U.S. Green Building Council releases LEED v4 for member review

October 18, 2012

Twelve years after the U.S. Green Building Council (USGBC) introduced a rating system to encourage the development of energy efficient building technologies, the LEED brand has grown into a nationwide measure of sustainability initiatives and innovation.

Engineers, designers and architects are able to plan a project around levels of LEED recognition, while commercial real estate firms are able to point to a certificate awarded for Leadership in Energy and Environmental Design as contributing to increased employee productivity and concentration. However, with great power comes great responsibility, and while the USGBC can claim credit for spurring a boom in efficient building, the evolution of green technology has meant that the rating system is under constant review.

According to the San Jose Mercury News, the latest upgrade to the certification, LEED v4, has come at just the right time. There are currently 14,044 LEED-certified projects in 140 countries across the globe, with another 34,601 under consideration. U.S. government-sponsored innovation initiatives such as the Energy Efficient Buildings Hub (EEB Hub), a consortium of academic institutions, the private sector and energy development companies based in Philadelphia, are looking to transform commercial realestate across the country and business analysts assume that LEED will play a large role in its development.

"Green building is not a curiosity anymore – it's a huge market," said Aditya Ranade, a senior analyst with Lux Research in Boston. "The green building sector will be a $280 billion global industry by the end of the decade. LEED is dominant around the world, but there are other standards. Malaysia has its own Green Building Index, and China has developed its own three-star-rating system."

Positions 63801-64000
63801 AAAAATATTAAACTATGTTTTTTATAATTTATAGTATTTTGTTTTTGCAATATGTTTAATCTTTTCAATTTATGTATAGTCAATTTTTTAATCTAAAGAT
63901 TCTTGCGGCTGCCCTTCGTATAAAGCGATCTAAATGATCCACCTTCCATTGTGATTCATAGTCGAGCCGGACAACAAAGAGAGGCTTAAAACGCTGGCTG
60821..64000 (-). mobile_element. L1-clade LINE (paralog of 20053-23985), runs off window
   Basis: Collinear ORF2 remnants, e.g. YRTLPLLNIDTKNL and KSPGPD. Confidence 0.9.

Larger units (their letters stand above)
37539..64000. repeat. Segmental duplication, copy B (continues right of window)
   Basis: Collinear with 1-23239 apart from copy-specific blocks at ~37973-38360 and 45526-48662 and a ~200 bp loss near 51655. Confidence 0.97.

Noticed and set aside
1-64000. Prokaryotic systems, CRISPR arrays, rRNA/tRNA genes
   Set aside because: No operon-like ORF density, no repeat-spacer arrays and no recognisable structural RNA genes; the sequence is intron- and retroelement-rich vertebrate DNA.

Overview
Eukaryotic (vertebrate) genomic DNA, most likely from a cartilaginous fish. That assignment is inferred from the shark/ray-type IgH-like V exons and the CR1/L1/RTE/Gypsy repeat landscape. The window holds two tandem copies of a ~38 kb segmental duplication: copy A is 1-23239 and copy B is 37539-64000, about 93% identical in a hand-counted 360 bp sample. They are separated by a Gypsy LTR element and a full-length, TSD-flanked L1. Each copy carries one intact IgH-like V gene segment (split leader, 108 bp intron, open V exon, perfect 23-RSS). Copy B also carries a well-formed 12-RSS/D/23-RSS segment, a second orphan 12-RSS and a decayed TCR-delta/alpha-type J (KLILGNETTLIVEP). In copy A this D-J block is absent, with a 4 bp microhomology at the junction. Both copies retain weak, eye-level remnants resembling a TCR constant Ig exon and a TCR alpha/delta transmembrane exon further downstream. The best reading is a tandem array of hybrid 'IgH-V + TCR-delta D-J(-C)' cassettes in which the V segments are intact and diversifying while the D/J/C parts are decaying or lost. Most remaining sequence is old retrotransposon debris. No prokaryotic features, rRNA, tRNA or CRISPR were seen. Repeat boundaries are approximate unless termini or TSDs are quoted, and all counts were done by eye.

With 14,000 member companies, the USGBC is aware of the responsibility that it now holds for the continued development of sustainable building technology. On October 16, it released draft changes for members to comment on, including increased technical rigor for energy performance while new rating categories that address building material life cycles and indoor air quality all presented for public consideration. Economic data released by Lux Capital shows that more than $4 billion has been invested in the green building industry since 2000, with energy efficient systems the focus of a number of tech companies in Silicon Valley.

"In order for LEED to be relevant, it has to evolve," said Ashley Katz, a spokesperson for the GBC. "In 2000, people didn't know what low VOC (volatile organic compounds) paint was. Now it's what everyone uses."